Sparking change

Pathik Pathak

Pathik Pathak  


The Spark India programme encourages students to apply innovation and business models to tackle social and environmental problems through social entrepreneurship

From increasing incidence of gang rapes, domestic abuse and crimes against women, to issues such as deforestation, and drop in global temperatures, social and environmental problems are rocketing at an alarming rate. Conventional methods are not adequate to nip problems in the bud; there is a need for innovation to tackle them. Enter, the trend of social entrepreneurship.

Pathik Pathak, faculty director of Social Entrepreneurship and founding director of University of Southampton’s Social Impact lab, sheds light on this trend, the lab, and the Spark India 2019 programme.

“Social entrepreneurship is the application of skills, ingenuity, innovation and business models to tackle social and environmental problems. It is relevant today because our global challenges are outspacing our solutions, and traditional means of change-making, such as public policy and charity, are insufficient,” he explains. “It attracts many students as they aspire to use their skills to work on the world’s most pressing challenges and to help build more inclusive skills. While many are entering the sector as social entrepreneurs, there are also opportunities in the supporting ecosystems, whether it involves working in incubators, accelerators, or as a social impact investors.”

Sparking change

Impact leaders

It is in this context that the Spark India 2019 programme gains relevance. In this fellowship experience, which takes place in Mumbai annually, students from different countries work on challenges, set by some of India’s most innovative social entrepreneurs, to meet diverse social needs. “In the process, they take steps towards becoming world-class social impact leaders. The programme is a unique combination of collaborative problem-solving with a personal leadership journey, in one of the most fascinating countries in the world. We selected students using several criteria such as open-mindedness, humility, enthusiasm, their understanding of India and the social sector, and their volunteering experience, among others,” elaborates Pathak. “We selected seven Fellows, who had already gained a wealth of experience and would be confident in the programme, and some who would benefit from the experience, as they had not done anything like it before. We are always keen to recruit students from disadvantaged backgrounds, and we have a strong record of selecting a majority of women.”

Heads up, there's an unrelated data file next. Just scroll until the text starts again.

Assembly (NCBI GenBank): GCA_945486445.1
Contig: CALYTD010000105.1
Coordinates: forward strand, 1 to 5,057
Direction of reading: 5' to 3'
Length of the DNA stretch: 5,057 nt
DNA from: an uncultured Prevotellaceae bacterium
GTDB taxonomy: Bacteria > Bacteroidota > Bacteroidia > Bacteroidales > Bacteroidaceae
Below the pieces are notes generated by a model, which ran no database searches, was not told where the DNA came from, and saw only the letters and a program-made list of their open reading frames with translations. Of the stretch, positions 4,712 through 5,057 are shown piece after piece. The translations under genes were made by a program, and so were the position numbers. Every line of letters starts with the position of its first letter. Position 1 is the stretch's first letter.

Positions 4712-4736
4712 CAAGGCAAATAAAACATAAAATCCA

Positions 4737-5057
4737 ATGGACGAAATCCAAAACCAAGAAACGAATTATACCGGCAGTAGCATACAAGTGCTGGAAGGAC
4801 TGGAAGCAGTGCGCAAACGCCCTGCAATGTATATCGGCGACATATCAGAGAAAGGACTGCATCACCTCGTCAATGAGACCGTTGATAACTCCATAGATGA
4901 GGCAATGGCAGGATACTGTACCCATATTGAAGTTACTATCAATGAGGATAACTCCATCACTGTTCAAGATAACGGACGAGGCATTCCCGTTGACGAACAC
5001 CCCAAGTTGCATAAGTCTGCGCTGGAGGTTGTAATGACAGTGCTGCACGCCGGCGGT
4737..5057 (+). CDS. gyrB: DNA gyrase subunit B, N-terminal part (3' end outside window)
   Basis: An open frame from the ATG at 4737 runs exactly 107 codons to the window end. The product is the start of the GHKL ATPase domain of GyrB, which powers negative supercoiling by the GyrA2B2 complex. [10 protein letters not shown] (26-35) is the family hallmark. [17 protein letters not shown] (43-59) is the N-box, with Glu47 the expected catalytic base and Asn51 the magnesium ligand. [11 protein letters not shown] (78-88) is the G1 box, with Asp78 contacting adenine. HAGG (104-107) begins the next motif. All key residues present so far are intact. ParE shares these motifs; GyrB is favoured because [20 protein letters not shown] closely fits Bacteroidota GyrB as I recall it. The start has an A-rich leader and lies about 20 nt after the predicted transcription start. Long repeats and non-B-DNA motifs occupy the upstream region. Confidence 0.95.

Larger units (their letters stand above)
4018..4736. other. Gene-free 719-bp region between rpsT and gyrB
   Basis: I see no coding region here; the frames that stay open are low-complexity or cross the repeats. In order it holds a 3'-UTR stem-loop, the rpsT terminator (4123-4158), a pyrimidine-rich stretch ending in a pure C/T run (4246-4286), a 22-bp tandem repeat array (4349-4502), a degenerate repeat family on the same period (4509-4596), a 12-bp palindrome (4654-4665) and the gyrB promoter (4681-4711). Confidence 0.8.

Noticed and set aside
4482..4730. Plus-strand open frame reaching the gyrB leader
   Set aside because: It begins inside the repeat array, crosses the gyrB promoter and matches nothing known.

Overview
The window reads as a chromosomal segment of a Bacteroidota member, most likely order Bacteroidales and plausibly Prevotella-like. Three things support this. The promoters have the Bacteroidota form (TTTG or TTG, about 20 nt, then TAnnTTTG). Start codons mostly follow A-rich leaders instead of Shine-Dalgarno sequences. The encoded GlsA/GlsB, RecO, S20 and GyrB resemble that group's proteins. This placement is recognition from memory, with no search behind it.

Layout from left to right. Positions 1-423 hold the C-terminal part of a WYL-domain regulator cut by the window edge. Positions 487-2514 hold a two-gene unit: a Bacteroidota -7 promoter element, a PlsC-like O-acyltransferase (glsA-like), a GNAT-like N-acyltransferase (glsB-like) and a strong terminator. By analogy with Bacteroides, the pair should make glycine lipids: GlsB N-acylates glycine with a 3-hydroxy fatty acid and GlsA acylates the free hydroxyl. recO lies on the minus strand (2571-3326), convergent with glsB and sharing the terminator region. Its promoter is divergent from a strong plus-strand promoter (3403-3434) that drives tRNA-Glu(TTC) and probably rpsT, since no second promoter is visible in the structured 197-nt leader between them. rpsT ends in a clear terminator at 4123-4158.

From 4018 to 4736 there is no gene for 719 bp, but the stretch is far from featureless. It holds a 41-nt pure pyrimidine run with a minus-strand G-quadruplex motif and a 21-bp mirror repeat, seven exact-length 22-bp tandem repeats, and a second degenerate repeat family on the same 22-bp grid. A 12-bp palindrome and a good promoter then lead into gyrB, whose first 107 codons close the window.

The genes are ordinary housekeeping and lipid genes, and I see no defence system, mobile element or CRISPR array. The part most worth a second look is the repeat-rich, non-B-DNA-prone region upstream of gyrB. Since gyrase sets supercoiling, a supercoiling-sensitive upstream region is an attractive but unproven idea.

So, what kind of issues did the Fellows address this year? “They worked with a number of our partners in India, to combat a wide range of social issues including gender equality and the environment. Some of our partners included Kranti, an organisation that empowers trafficked girls and re-homes daughters of sex workers; Safecity, which make cities safer by encouraging equal access to public spaces for everyone, especially women; Down to Earth, which engages children and youngsters from humble backgrounds by facilitating education; Sampurn(e)arth Environment Solutions, a market leader in waste management; Acumen Fund, an international non-profit organisation that is changing the way the world tackles poverty, and RN Podar School,” lists Pathak.

Some of the Fellows share their experience.

Sparking change
Dimitris Stoidis, IV, MEng Aerospace Engineering

A truly transformative programme where one has the opportunity to learn about different change-making organisations. Spark India literally provides the spark for an individual’s personal development journey.

Sparking change
Kristi Liina Vahl, I, M.Sc Business Management

The programme is an amazing opportunity for personal development, and finding areas of improvement while building on one’s strengths. The continuous support from the cohort, and the programme leads, create an experience that leave a lasting impact .

Sparking change
Isabelle Freeman, M.Sc in International Relations

The skills and lessons taught are invaluable in facilitating significant personal growth, in a mere 10 days.

Sparking change
Mateusz Blazewicz, III, student of History

An eye-opening experience which shows you a bit of what people in India do and how they live. There is so much more to this country than lovely food, tourist sites, or crowds. There is the everyday struggle of individuals or groups to improve the lives of each other. A Spark India Fellow would gain insights into all this and more. What’s more, through workshops, which are part of this programme, he/she would delve further into himself/herself.

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Printable version | Dec 16, 2019 6:57:33 PM |

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